Greek, Roman, nay Arabian steeds,
Or those our mother country breeds;
Some ride ye in, and ride ye out,
And to come home go round about,
Nor on the green swerd, nor the road,
And that I think they call an Ode..
Some take the pleasant country air,
And smack their whips and drive a pair,

Each horse with bells which clink and chime,
And so they march-and that is rhyme.
Some copy with prodigious skill
The figures of a buttery-bill,
Which, with great folks of erudition,
Shall pass for Coptic or Phoenician.
While some, as patriot love prevails,
To compliment a prince of Wales,
Salute the royal babe in Welsh,
And send forth gutturals like a belch,
What pretty things imagination
Will fritter out in adulation!
The pagan gods shall visit Earth,
To triumph in a Christian's birth.
While classic poets, pure and chaste,
Of trim and academic taste,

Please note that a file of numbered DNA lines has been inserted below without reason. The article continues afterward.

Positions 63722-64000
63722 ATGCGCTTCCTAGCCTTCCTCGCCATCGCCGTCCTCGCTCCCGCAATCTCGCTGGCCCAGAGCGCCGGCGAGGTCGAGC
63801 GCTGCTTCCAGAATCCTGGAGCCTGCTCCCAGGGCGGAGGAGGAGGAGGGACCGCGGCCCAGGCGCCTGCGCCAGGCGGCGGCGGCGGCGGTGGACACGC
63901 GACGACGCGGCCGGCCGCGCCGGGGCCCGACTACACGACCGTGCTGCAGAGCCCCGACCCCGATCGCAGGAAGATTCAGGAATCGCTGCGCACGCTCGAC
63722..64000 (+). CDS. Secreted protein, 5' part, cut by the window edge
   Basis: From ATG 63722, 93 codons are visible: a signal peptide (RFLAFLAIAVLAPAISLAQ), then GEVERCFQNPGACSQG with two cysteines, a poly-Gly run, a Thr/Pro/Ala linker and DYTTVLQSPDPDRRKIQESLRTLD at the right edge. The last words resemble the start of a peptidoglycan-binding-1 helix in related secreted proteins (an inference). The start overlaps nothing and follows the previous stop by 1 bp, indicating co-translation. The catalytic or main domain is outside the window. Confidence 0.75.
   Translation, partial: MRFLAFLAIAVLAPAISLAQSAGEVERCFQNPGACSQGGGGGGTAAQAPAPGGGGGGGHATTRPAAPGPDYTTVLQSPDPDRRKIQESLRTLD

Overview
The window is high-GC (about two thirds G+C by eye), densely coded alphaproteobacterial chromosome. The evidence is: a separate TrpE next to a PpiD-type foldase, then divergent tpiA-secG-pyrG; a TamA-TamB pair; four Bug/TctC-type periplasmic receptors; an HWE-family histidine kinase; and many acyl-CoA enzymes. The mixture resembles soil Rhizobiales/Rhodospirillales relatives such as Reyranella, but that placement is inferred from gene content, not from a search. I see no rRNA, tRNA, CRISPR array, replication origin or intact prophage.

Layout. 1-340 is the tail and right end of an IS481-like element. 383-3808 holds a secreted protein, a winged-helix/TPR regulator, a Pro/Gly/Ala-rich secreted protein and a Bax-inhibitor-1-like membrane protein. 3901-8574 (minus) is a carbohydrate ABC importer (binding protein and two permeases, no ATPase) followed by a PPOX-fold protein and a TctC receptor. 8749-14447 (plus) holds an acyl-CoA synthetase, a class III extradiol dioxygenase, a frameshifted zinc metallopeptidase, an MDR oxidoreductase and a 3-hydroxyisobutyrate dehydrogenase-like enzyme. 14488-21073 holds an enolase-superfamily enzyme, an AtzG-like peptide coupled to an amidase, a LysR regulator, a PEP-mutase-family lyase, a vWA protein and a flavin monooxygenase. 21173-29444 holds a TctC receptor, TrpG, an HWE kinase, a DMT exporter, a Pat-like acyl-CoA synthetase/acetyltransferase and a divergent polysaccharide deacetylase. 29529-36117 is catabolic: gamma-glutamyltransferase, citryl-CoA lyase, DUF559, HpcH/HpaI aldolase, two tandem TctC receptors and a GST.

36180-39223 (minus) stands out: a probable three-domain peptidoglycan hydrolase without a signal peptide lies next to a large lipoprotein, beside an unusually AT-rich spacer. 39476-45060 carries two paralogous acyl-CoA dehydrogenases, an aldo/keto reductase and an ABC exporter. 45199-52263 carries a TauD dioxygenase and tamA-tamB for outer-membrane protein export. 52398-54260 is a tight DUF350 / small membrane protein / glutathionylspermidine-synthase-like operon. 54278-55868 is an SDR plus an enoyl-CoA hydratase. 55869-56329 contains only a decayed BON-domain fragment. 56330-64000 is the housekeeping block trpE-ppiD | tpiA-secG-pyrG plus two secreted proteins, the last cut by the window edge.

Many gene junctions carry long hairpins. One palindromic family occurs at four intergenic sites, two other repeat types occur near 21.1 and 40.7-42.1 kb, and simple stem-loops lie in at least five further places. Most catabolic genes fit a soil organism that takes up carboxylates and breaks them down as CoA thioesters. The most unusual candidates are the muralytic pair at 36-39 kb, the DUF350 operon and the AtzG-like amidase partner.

Shall lug them in by head and shoulders,
To be or speakers, or beholders.
Mars shall present him with a lance,
To humble Spain and conquer France;
The Graces, buxom, blithe, and gay,
Shall at his cradle dance the hay;
And Venus, with her train of loves,
Shall bring a thousand pair of doves
To bill, to coo, to whine, to squeak,
Through all the dialects of Greek.
How many swains of classic breed,
Shall deftly tune their oaten reed,
And bring their Doric nymphs to town,
To sing their measures up and down,
In notes alternate clear and sweet,
Like ballad-singers in a street.
While those who grasp at reputation,
From imitating imitation,

Shall hunt each cranny, nook, and creek,
For precious fragments in the Greek,
And rob the spital, and the waste,
For sense, and sentiment, and taste.

What Latin bodge-podge, Grecian hash,
With Hebrew roots, and English trash,
Shall academic cooks produce